IFC Buys James Gunn's Super

Super, which played like gangbusters at its Midnight Madness premiere during the Toronto International Film Festival (though Peter wasn't quite so enthusiastic about it), has found a home at IFC Films. The film is the first to walk away with a major studio deal since the festival kicked off, and it will likely be one of the few that does.

IFC was the winner of an all-night bidding war, competing with Magnolia Pictures and three other bidders. Surprising for an indie studio that often plays it safe with low cost ventures, they're paying a whopping seven-figures for the U.S. rights to the film. Learn what this deal means for the film after the break.

Deadline broke the news, and via Twitter, writer/director James Gunn alerted the Internet of his excitement: "In celebration I am right now jerking off over my deal memo!! Whoo hoo!!"

From a financial perspective, it's odd that IFC would bid so high for the pic. Their track record at the box office hasn't been particularly impressive, with any of their films—which, to my knowledge, have only ever garnered limited releases—being lucky to break a million. They no doubt make most of their profit on home video. But from the sounds of this deal, they plan on pushing Super harder than usual, which makes sense given the name talent involved and the project's cult appeal. With the right marketing and buzz-building, they should be able to break a million or two easy with this one, and then turn that into a nice profit on DVD and Blu-ray.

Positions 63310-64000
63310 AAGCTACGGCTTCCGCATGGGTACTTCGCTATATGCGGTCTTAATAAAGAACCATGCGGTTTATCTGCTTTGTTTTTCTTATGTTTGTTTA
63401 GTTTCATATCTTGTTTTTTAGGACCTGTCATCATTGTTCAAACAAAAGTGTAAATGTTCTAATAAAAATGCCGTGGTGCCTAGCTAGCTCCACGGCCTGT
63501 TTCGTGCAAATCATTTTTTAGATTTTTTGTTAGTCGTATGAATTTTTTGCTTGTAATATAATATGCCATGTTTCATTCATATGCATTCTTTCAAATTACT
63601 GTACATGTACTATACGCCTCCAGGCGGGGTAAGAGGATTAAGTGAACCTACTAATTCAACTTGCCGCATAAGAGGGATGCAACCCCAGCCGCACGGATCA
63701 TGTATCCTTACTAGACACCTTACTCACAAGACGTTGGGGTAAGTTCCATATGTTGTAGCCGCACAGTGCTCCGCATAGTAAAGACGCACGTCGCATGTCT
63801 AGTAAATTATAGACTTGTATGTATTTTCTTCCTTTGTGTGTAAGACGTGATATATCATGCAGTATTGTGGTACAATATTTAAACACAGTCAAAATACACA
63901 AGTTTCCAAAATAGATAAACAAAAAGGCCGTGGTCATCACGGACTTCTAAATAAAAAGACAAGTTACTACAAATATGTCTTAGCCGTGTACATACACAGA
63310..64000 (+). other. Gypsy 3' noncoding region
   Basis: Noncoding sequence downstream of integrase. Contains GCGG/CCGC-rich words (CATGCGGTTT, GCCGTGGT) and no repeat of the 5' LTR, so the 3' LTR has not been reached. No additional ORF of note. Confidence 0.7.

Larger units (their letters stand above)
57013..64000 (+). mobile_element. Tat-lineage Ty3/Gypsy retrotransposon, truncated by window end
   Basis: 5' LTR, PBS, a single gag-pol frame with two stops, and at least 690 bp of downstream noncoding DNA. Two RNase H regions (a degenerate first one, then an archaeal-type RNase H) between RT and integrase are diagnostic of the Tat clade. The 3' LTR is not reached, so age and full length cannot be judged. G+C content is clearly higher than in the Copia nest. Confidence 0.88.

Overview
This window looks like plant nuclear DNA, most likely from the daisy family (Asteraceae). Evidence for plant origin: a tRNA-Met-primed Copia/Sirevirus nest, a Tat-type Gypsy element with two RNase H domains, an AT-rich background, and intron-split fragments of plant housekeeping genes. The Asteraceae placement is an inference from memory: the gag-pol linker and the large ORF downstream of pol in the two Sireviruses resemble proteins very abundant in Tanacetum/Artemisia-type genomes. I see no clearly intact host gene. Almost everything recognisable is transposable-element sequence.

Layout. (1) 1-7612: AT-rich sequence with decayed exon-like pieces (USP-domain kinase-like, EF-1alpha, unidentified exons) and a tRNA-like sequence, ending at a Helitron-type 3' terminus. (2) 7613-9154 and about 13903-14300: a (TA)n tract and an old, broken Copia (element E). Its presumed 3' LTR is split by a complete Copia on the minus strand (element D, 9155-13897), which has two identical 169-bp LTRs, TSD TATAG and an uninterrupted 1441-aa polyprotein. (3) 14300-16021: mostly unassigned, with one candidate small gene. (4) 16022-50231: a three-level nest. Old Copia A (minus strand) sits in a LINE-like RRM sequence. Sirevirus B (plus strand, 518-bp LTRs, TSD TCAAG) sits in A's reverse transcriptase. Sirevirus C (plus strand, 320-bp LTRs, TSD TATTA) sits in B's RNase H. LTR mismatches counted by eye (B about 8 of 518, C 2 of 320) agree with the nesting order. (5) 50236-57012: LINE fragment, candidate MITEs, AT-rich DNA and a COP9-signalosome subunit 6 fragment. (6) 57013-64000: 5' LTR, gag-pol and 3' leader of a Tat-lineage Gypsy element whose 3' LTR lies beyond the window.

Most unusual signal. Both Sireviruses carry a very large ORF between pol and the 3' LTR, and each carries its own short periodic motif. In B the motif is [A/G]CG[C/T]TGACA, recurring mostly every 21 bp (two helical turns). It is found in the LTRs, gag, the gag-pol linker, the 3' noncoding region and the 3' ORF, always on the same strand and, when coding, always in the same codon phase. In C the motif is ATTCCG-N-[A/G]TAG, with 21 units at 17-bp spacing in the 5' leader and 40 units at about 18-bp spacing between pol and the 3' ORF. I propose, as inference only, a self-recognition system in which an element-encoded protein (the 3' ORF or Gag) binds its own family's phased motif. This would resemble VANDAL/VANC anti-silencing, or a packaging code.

They're still cutting it closer than they'd probably like to, but it looks like they really wanted to add the title to their distribution catalog. This shouldn't come as too much of a surprise, either, considering that nearly every time there's an interesting, entertaining & marketable indie effort released, it's IFC or Magnolia that seem to be the studios behind it. Truth be told, Magnolia may have actually been a safer bet for the film, as they tend to have more success at the box office, and are a little more specifically geared towards genre fare like Super. IFC looks to be trying to change this though, mixing in oddball fare like The Human Centipede and The Good, The Bad, The Weird to their roster of artsy prestige pics like the Red Riding trilogy, The Killer Inside Me, and Enter the Void. Magnolia, meanwhile, has always maintained a nice balance of two, with I'm Still Here, Centurion, I Am Love, [Rec] 2, and Monsters topping their current line-up.

In any case, putting aside the film's finances, it's great to know that those of us with local indie theaters will likely get a chance to check out James Gunn's twisted superhero flick in the near future.